Holden Bowler

    Page 1 of 11 - About 105 Essays
  • Holden Caulfield's Stages Of Psychological Development In The Catcher In The Rye

    The Catcher in the Rye illustrates within its masterful pages the gradual maturation of an immature boy into a self-reliant young man. It is the unorthodox story of seventeen year-old Holden Caulfield, who is growing up in the decadent world of New York. He has thus far been unable to come terms with the fact that eventually, he must grow up, and that the world will never be pure. Holden has profound difficulty in accepting the inevitable, which in turn delays any form of progression towards adulthood. Caulfield’s rite of passage is at last accomplished through the occurrence of independent events that allowed for an epiphany in the form of the Central Park carousel in the last lines of the novel. Consequent release from his pessimistic, childish…

    Words: 1658 - Pages: 7
  • The Four Idols

    Are we there yet? What’s your name? How old are you? Why? These are all common questions that a young child would ask his/her parents. Young children are usually more susceptible to new things because they have no other beliefs on how things should be. A child is always on the go, exploring new things taking interest in learning everything he/she can. As a child gets old he/she is always on the go but for different reasons. Most children go with the flow relatively easy, but adults don’t. Adults…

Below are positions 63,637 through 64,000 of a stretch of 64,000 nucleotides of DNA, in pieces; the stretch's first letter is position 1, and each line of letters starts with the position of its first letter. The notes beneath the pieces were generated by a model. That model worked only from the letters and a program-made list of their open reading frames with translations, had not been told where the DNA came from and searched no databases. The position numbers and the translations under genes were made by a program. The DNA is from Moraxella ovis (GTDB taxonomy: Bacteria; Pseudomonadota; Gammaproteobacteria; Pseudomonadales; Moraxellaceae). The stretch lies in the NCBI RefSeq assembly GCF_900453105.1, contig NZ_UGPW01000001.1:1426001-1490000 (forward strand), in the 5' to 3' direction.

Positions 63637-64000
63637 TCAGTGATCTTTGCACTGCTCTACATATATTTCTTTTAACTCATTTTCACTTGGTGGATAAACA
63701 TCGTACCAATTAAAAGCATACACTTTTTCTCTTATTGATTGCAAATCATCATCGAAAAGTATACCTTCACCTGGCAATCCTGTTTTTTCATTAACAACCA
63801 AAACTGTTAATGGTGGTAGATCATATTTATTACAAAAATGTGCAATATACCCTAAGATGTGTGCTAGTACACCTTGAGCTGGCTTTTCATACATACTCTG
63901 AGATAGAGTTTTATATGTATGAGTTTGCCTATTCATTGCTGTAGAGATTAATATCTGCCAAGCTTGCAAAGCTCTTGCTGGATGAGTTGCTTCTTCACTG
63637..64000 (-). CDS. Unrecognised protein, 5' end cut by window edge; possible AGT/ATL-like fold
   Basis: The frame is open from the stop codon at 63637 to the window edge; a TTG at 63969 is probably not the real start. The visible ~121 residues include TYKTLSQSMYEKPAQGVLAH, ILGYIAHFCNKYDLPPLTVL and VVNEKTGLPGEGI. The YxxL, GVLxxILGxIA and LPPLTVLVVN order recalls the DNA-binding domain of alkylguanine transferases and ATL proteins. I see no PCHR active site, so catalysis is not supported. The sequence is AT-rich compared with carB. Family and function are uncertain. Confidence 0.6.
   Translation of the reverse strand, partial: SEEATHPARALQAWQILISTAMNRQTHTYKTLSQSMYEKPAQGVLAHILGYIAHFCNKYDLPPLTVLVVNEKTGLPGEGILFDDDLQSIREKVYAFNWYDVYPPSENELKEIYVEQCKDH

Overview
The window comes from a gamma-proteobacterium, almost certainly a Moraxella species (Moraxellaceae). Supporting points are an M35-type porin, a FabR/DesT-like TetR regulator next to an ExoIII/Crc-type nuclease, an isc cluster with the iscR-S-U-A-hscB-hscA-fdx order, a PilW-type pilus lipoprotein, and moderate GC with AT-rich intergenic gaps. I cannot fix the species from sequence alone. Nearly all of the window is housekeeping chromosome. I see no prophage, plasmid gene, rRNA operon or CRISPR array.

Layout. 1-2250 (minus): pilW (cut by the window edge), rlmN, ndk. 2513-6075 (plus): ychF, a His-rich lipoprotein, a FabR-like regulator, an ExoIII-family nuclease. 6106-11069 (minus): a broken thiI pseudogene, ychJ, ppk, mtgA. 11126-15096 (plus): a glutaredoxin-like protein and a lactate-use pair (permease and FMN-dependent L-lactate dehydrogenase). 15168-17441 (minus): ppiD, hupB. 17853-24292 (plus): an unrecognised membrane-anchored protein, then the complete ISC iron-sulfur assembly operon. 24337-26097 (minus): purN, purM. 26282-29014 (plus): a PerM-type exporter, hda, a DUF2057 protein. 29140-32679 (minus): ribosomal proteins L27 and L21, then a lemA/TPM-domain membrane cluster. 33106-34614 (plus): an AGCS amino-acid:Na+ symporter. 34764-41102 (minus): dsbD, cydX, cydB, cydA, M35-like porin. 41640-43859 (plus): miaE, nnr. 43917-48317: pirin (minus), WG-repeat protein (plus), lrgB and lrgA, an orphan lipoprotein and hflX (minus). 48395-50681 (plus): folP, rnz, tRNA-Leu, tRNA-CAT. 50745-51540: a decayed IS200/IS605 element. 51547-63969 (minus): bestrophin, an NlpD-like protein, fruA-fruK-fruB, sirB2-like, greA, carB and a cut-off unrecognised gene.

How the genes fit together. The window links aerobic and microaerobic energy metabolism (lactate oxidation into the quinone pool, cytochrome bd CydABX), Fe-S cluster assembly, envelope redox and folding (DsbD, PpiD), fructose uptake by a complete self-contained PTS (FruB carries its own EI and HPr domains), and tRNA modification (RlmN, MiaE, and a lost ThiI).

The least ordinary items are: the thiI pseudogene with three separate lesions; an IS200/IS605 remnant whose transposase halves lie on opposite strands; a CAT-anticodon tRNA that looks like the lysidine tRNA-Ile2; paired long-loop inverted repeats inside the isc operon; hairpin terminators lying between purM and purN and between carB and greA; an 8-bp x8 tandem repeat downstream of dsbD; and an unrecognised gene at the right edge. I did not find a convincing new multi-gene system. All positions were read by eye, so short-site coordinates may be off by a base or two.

Words: 779 - Pages: 4
  • Research Paper On Chevy

    “A man’s best friend”. Dogs and their quality of companionships have always been an important part of American Culture, and the inseparable bond between man and dog is commonly seen as a symbol of the American dream and lifestyle. As Jack Solomon writes in Masters of Desire: The Culture of American Advertising; “American companies Manufacture status symbols because American consumers want them” (Solomon 403). Dogs were once seen as a status symbol in American society, and are now seen as a…

    Words: 1504 - Pages: 7
  • Catcher In The Rye By J. D. Salinger

    But while an instant hit with many. Who relates to its tale of adolescent angst and adult hypocrisy, it was met with an alarm in other quarters. Some school boards made it required reading. Other band it amid protests from parents over swearing—including the frequent use of “goddam”” (Washington 1) The feedback of the book was so amazing many people loved a few that totally disliked it. His book was praised and loved by many. There were only a few like reviewer named Anne L. Goodman said “The…

    Words: 1956 - Pages: 8
  • Childhood In Catcher In The Rye

    Although the company Toys R Us was not founded until 1948 (About Toys"R" Us), Holden Caulfield, the protagonist in J.D. Salinger’s The Catcher in the Rye has the same mentality: he does not want to grow up. His bias towards innocence and fear of adulthood leaves him with one purpose in life: to save those from enduring the pain of maturing. Due to a mishearing of Robert Burn’s poem “Comin Thro’ the Rye,” Holden envisions himself as the hero at the end of the cliff, catching innocent kids coming…